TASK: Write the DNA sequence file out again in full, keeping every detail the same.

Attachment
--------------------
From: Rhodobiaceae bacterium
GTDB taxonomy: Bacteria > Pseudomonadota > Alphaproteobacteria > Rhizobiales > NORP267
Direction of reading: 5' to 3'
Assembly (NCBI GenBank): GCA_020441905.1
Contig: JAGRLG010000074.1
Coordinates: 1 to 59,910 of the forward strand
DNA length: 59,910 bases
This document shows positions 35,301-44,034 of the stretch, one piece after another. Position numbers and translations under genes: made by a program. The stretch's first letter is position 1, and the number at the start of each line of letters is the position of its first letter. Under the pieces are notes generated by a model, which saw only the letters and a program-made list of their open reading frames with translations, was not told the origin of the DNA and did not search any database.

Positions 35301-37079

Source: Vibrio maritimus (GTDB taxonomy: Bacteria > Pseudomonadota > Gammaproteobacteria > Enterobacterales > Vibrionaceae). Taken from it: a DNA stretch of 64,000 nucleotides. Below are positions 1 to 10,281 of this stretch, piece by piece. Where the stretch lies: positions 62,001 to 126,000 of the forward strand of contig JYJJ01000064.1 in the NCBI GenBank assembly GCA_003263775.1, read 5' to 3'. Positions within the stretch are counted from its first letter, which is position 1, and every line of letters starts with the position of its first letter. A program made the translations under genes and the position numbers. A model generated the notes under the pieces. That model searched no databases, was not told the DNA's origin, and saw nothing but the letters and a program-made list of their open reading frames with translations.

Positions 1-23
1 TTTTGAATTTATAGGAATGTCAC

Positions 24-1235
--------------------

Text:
From: Rhodobiaceae bacterium
GTDB taxonomy: Bacteria > Pseudomonadota > Alphaproteobacteria > Rhizobiales > NORP267
Direction of reading: 5' to 3'
Assembly (NCBI GenBank): GCA_020441905.1
Contig: JAGRLG010000074.1
Coordinates: 1 to 59,910 of the forward strand
DNA length: 59,910 bases
This document shows positions 35,301-44,034 of the stretch, one piece after another. Position numbers and translations under genes: made by a program. The stretch's first letter is position 1, and the number at the start of each line of letters is the position of its first letter. Under the pieces are notes generated by a model, which saw only the letters and a program-made list of their open reading frames with translations, was not told the origin of the DNA and did not search any database.

Positions 35301-37079

Source: Vibrio maritimus (GTDB taxonomy: Bacteria > Pseudomonadota > Gammaproteobacteria > Enterobacterales > Vibrionaceae). Taken from it: a DNA stretch of 64,000 nucleotides. Below are positions 1 to 10,281 of this stretch, piece by piece. Where the stretch lies: positions 62,001 to 126,000 of the forward strand of contig JYJJ01000064.1 in the NCBI GenBank assembly GCA_003263775.1, read 5' to 3'. Positions within the stretch are counted from its first letter, which is position 1, and every line of letters starts with the position of its first letter. A program made the translations under genes and the position numbers. A model generated the notes under the pieces. That model searched no databases, was not told the DNA's origin, and saw nothing but the letters and a program-made list of their open reading frames with translations.

Positions 1-23
1 TTTTGAATTTATAGGAATGTCAC

Positions 24-1235